I am a connoisseur of clouds, and I have to say that the Bay Area has some of the best cirrus clouds I’ve ever seen. I wish this photo could show more of the incredible traceries and webbing that these particular cirrus had, but at least you can get a feel for it. I am amazed at how many people don’t really seem to pay attention the sky or clouds. Some days, the sky can take your breath away. Look up!
There are some magnificent Sequoia trees about half-way up the Strawberry fire trail that starts on Centennial Drive. These hundred-foot plus trees are in the Woodbridge Metcalf Grove, which was planted by University of California students in 1926. (The little stone marker for this beautiful stand of trees actually reads “Woodbridge Metoale Grove”—not sure why.)
Spring in Claremont Canyon is just glorious, and the naturalist in me wants to get a good book on the local plants and start learning some names. I would love any suggestions from readers on good books about the flora or fauna of the area!
I was really struck by the color of these mushrooms growing on a log. Again, I wish I could identify species, because I’ve seen so many varieties on my hikes.
I loved how the moss was growing into the cracks of this rock—one of the more beautiful forms of erosion.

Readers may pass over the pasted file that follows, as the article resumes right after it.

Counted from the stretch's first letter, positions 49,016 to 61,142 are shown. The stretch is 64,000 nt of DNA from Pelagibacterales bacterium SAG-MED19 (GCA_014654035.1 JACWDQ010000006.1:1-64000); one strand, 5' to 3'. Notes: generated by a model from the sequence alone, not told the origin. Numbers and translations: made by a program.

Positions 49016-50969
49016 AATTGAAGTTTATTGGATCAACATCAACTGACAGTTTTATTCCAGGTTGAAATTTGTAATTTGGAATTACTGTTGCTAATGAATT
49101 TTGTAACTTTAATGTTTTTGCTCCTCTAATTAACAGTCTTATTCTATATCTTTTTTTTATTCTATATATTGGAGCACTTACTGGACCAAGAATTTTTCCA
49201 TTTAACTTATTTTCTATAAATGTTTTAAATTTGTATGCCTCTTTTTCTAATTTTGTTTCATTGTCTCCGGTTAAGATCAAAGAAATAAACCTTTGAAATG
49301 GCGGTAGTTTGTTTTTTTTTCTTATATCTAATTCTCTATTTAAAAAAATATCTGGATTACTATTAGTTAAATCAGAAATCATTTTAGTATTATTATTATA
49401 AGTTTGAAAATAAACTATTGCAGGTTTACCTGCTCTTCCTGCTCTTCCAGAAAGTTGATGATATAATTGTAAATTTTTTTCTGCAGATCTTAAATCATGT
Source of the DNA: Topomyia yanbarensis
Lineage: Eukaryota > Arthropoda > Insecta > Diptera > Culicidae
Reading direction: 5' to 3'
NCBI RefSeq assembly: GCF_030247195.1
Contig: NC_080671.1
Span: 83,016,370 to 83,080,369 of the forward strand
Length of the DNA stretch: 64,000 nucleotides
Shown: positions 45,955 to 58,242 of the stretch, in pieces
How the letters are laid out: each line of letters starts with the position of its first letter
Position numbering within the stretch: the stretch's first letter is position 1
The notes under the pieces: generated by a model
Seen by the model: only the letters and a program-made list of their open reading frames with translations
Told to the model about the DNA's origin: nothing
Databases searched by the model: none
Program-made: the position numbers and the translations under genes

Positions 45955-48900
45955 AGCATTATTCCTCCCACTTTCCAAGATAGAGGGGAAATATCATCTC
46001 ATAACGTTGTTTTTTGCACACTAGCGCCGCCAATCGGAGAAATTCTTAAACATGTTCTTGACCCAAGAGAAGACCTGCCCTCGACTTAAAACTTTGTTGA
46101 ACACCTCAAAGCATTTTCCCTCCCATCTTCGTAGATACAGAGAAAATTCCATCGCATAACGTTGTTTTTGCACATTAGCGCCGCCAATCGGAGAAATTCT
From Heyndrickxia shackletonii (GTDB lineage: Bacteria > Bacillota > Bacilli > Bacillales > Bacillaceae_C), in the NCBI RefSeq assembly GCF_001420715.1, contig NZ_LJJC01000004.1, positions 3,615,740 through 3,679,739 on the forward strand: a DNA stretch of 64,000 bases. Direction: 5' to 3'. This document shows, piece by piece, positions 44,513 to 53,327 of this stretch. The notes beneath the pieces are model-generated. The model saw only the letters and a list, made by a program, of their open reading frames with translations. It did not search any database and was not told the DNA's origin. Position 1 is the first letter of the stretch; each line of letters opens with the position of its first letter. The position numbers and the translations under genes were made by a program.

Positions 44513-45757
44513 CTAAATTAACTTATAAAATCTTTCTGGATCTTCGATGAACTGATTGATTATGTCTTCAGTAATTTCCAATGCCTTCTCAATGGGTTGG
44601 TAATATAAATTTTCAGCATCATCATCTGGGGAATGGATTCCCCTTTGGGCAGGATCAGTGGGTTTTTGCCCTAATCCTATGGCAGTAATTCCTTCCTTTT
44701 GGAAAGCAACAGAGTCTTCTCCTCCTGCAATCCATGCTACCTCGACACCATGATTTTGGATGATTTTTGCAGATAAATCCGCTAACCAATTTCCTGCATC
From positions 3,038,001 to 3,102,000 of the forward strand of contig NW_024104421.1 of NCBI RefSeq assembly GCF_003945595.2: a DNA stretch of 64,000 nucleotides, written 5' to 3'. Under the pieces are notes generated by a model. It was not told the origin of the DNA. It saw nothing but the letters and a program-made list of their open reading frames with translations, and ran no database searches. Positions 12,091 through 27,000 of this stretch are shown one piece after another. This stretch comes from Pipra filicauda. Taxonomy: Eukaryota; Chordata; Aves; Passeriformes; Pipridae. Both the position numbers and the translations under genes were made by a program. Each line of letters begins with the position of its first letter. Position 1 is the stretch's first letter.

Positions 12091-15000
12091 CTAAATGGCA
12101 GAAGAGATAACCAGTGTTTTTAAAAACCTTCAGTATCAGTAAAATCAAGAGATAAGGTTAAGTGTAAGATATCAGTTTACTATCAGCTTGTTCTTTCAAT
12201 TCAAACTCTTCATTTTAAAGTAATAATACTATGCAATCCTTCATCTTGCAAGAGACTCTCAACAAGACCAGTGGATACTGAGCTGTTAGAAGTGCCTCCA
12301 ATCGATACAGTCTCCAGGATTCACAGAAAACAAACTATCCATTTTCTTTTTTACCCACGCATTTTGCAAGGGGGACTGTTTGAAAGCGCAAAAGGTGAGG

More poppies. Again, when I come upon a clump of these lovely ladies (they always seem like dainty ladies to me), they just make me happy. I like how the petals close up for the night, or when it’s too cold for them, or too cloudy. This seems like perfect behavior for the state flower of sunny California.
One of the things I immediately fell in love with about the Bay Area is how many beautiful trails there are to hike, and how accessible they are. A ten-minute hike out of Berkeley Campus or East Oakland and you can be in incredible beauty.
I love the winter storms we have here in the San Francisco Bay area. The mighty storms from the Pacific are really impressive, though most of them can’t match the fury and grandeur of the Nor’easters I enjoyed (yes, enjoyed, as I confess, I’m a weather nut) when I lived in Boston.
One of the interesting geological features of this area, and of Southern California, are landslides. Here’s a small one came across on Panoramic Way after a really heavy rain storm. You can read more about it here:
Here’s one of the beautiful little waterfalls in Strawberry Canyon. I often stop here and just listen and watch.
This shot was taken coming home after a long hike in Claremont Canyon. I was thoroughly wet and muddy and happy as a golden lab after a romp in the hills. As I was coming down Panoramic Way, the storm lifted and I was able to see Oakland and the Bay Bridge, and the City, in the distance. It was a magical moment.
This was without a doubt one of the most spectacular sunsets I’ve ever seen, and I’ve seen some real beauts growing up in the Southwest desert and in New England. (I’ll share more in a later post.)
Standing on the top of one of the taller hills above Strawberry Canyon, I couldn’t believe my great fortune to be there at that moment, looking at this beautiful Bay, the Golden Gate Bridge, and a sky on fire. I hope you see such a sunset one day. It is truly a great, great blessing to be alive on this beautiful planet and see its wonders.
May we meet as friends, some day, in the Hills of Great Beauty!